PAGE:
Viral video claims people can stop being gay if they pray hard enough
The myth that people can somehow change their sexual preference is one that haunted American society for years, and in the 21st century, it's one that we'd all like to think has vanished. However, the idea of conversion is something that is very much present in our society, and something that looks like it's not going to disappear anytime soon.
Traditionally, gay conversion therapy, which has been thoroughly discredited by major medical and scientific associations across the world, involves brutish verbal and mental abuse, and forced medication. However, an evangelical Christian group reportedly took the practice to further lows when they released a video on social media allegedly claiming that homosexual people can change their sexual orientation if they pray hard enough.
Anchored North is a California-based charity that is dedicated to reaching out to young people on social media and that in the past has created videos about women recovering from abortion or forgiving their rapists. Their "Love is Love" video, which has so far received almost two million views, tells the story of a young woman named Emily Thomes who claims that after studying the Bible and repenting of her sins, she successfully left her "super wild" life as a lesbian and married a man.
Appearing to target young people who are questioning their sexuality, the short film begins with Thomes narrating her early life, claiming she fell in love with a woman when she was 15 years old and afterwards began proudly identifying as gay. But things take a turn when the seemingly relatable narrator recalls being invited to a Bible study group. Although initially reluctant, she claims that after listening to stories from the members, she no longer felt "okay". After pouring over religious verses, Thomes states that she realised that the "debt" she had racked up by being homosexual didn't have to be hers and that she could be "saved".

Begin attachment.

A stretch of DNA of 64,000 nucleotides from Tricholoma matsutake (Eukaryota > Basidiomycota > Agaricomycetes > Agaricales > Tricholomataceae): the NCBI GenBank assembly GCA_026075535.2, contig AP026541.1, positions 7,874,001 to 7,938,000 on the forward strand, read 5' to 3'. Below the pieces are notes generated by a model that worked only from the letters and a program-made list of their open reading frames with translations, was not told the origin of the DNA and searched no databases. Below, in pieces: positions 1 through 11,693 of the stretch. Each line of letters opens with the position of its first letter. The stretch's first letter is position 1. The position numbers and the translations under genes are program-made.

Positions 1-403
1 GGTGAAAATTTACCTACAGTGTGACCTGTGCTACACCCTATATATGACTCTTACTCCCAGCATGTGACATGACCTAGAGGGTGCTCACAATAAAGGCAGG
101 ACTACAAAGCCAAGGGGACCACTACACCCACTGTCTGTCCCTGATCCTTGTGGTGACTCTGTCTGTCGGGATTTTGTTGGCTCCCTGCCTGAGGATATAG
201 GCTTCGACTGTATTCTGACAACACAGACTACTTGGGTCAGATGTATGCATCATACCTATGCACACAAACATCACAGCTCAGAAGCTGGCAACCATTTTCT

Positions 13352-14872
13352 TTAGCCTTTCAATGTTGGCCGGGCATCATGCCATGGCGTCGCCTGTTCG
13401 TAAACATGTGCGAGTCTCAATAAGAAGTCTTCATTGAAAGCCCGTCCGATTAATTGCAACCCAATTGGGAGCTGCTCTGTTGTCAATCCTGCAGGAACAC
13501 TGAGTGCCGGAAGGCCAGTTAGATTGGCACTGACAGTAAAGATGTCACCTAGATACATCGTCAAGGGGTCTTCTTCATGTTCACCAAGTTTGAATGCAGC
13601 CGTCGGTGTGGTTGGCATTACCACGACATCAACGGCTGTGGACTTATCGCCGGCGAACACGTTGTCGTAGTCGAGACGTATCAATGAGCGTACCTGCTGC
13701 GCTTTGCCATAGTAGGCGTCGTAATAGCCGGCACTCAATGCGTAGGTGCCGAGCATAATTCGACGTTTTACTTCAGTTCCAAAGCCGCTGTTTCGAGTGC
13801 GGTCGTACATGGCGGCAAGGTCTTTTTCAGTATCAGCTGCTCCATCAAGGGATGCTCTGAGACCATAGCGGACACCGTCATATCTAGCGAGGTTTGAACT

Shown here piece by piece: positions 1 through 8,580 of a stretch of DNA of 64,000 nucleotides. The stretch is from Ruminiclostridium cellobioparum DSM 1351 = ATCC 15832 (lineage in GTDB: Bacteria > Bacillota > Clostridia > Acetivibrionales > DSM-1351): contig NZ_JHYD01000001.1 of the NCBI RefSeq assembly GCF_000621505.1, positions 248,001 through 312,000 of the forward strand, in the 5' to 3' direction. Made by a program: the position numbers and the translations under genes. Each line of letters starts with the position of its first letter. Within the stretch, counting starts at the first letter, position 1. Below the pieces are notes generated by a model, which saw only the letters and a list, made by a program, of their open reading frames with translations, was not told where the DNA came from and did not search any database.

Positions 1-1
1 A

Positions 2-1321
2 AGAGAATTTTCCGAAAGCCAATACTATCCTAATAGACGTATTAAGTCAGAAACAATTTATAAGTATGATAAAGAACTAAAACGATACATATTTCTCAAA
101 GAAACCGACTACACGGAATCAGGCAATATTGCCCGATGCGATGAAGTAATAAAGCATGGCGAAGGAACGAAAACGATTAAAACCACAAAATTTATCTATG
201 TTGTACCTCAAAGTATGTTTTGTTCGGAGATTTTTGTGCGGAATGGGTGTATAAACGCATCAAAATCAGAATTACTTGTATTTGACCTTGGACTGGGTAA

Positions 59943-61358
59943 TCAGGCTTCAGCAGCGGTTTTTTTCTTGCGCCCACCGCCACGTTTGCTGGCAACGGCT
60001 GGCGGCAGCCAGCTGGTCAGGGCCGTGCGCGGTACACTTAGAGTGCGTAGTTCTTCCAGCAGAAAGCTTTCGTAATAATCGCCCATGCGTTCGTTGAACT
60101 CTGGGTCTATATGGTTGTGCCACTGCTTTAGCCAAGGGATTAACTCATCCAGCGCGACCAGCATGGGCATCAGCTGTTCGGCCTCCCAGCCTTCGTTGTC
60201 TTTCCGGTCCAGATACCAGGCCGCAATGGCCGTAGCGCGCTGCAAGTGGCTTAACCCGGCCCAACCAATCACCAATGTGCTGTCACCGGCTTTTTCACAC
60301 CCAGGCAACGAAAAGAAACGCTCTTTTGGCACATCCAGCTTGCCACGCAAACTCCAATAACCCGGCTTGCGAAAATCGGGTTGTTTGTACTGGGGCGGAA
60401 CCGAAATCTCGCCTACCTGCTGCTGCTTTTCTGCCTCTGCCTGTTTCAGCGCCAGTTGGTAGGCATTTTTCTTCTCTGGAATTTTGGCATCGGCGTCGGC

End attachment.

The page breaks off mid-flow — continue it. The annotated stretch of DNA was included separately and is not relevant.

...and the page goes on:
The young woman, who claims she had spent years arguing against scriptures, said: "People say to me all the time, ‘I was born this way.’ I say, 'OK, yeah, me too'. You’re not born with right affections. That’s why Jesus had to come. You feeling a desire for sin just proves you need grace like me. Even though the world would paint a totally different story about what sexuality is and isn’t, God’s word is clear and he can save and he does and he will."
Released on December 28, 2017, the video quickly went viral and became the Anchored North's most viewed Facebook video. But its popularity certainly isn't indicative of its acceptance in society. In fact, the disturbing video has been subject to widespread criticism and disgust from the LGBTQ community and its supporters.
One woman on Facebook speculated that the controversial video could be a catalyst for young gay people bringing harm to themselves. Morven Roberts Baker wrote: "This little video is enough to push gay kids over the edge to suicide. If God changed her, why didn't the prayers of my daughter count? So so wrong. I'm willing to bet good money that she is on the bisexual spectrum, or else she is really doing an injustice being in a relationship with that young man. Let me tell anyone who is gay and watching this video that God created you just exactly as you are and 'he saw that it was good.' You are loved and precious."